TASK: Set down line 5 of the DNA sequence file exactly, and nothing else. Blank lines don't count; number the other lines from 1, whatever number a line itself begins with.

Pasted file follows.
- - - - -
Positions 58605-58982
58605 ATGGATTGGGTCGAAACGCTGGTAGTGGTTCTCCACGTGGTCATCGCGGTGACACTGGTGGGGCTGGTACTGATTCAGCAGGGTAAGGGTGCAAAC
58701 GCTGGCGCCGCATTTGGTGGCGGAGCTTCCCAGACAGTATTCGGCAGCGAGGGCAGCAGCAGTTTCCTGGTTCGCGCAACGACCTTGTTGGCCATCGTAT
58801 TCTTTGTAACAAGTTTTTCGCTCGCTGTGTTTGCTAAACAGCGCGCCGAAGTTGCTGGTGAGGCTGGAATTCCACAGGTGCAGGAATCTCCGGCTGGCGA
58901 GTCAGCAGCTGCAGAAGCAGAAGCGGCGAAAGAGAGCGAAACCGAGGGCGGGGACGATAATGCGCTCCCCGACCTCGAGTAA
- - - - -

58901 GTCAGCAGCTGCAGAAGCAGAAGCGGCGAAAGAGAGCGAAACCGAGGGCGGGGACGATAATGCGCTCCCCGACCTCGAGTAA